Successful publication of quality improvement (QI) work is predicated on the use of established QI frameworks and rigorous analytical methods that allow teams to understand the impact of interventions over time. This article is meant to help QI teams disseminate their work more broadly through publication by providing tangible methods that many journals desire in QI articles with specific examples of published works referenced throughout the article. We introduce improvement frameworks that teams should identify early and use as a foundation throughout their projects. We review vital aspects of QI projects, such as team formation, creation of a succinct and clear aim statement, defining primary, process, and balancing measures, as well as QI tools like key driver diagrams, Ishikawa (fishbone) diagrams, and Pareto charts. Finally, we highlight the importance of analyzing data over time to understand the impacts of plan-do-study-act cycles on data. Annotated run charts or, more preferably, annotated statistical process control (or Shewhart) charts are both statistically sound methods to identify significant changes over time. Deliberate planning and execution of QI projects using these concepts will lead to improved chances of QI teams finding success in their project and eventual article acceptance.
Quality improvement (QI) or improvement science has been defined as the “systematic, data-guided activities designed to bring about immediate, positive changes in the delivery of health care.”1 QI methods to design, test, and implement changes to complex health care settings using real-time measurement of data can allow providers to quickly and equitably improve patient care. The purpose of this article is to review key concepts in QI and provide foundational tools for health care providers to develop and lead QI projects at their own institutions and increase success with the publication of their work in peer-reviewed journals.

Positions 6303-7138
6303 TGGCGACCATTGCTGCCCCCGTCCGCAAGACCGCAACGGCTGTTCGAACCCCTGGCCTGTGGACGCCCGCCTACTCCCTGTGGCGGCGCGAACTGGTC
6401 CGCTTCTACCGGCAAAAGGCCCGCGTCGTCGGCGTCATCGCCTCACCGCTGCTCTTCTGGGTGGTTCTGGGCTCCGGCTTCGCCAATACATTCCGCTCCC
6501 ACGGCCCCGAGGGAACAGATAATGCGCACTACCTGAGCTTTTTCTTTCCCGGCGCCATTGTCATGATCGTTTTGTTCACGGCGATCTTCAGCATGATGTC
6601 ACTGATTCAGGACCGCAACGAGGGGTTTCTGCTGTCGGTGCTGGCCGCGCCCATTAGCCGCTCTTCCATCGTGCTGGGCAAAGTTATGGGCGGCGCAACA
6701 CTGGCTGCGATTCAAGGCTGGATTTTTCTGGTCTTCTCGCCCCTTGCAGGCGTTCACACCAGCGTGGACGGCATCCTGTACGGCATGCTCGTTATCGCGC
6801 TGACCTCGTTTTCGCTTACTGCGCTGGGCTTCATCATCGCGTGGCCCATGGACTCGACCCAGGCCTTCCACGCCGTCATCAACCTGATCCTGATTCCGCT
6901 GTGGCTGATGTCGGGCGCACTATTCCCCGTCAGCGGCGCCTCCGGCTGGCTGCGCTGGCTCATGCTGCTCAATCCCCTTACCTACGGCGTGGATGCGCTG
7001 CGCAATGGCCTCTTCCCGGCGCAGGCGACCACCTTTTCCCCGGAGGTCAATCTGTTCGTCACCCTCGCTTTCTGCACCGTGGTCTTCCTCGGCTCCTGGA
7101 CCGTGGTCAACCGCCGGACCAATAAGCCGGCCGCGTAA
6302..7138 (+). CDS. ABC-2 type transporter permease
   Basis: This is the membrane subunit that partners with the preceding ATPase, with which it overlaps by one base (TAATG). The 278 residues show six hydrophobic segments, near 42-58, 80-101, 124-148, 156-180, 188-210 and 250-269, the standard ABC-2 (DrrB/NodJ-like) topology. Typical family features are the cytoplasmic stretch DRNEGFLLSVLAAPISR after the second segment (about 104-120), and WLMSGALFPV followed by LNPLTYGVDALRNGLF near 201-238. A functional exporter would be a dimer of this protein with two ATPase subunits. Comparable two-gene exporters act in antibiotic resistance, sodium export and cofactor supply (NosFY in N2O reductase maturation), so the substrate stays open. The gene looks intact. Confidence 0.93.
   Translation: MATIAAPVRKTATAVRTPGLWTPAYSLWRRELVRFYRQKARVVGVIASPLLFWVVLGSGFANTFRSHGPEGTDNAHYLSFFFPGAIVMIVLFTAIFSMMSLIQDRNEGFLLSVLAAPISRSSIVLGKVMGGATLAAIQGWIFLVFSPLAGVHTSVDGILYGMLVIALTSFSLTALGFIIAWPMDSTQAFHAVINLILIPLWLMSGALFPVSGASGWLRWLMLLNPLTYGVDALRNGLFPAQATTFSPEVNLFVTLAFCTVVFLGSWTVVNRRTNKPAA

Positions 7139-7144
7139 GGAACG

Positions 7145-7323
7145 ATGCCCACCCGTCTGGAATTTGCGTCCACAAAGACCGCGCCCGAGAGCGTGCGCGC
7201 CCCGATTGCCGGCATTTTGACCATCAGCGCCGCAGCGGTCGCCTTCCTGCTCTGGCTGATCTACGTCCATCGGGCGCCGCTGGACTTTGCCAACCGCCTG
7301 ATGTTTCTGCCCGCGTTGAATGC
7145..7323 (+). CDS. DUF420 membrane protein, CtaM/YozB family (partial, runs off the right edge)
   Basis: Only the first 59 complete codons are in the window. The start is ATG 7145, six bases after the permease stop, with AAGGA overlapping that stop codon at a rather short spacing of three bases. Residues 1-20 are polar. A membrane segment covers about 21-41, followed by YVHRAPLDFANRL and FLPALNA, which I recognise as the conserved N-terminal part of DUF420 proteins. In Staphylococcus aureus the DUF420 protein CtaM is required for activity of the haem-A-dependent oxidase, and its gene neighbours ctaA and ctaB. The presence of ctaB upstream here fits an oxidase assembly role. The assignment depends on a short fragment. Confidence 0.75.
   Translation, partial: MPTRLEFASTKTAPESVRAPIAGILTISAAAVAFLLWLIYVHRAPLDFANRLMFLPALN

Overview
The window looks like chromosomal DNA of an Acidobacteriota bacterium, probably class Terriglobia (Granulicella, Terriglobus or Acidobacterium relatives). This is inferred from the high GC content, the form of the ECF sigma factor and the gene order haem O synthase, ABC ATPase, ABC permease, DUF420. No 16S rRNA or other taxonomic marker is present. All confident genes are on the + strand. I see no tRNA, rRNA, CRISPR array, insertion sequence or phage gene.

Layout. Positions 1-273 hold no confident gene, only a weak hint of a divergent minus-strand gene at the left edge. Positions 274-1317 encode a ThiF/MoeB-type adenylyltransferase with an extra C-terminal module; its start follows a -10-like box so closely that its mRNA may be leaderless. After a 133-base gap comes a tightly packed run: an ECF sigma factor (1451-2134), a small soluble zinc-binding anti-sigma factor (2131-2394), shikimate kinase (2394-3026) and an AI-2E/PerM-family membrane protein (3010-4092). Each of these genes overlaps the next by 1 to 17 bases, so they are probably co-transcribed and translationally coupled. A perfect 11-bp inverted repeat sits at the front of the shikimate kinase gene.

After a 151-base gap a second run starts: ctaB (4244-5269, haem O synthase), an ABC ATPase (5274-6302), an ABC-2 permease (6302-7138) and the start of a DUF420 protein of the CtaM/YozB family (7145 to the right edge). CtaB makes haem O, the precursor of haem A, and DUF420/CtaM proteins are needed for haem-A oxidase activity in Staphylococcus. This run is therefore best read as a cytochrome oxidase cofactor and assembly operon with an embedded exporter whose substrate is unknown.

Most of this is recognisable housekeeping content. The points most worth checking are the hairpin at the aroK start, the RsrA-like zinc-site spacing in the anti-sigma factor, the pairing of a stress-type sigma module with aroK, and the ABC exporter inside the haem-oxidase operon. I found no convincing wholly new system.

Plan to Publish From the Beginning
Scholarly descriptions of medical QI work are often not published as frequently as “traditional” science. Failure to publish QI experiences can have several consequences, including (1) the inability to reproduce results, (2) lack of rigorous peer review which may impact the accountability of researchers, and (3) slowing of the dissemination of known effective innovations, which may waste time, effort, and money.2 Writing and sharing QI results are vital for the advancement of QI as a field and to ensure that patients and health care systems are benefiting from these efforts. The Standards for Quality Improvement Reporting Excellence (SQUIRE) 2.0 guidelines were developed for reporting QI initiatives and can serve as a blueprint for project planning.3 The sections of this article touch on key aspects of proper SQUIRE reporting. Determine the institutional review board policy regarding QI work at your institution and include whether a review was required and, if so, the results of that review in all published articles.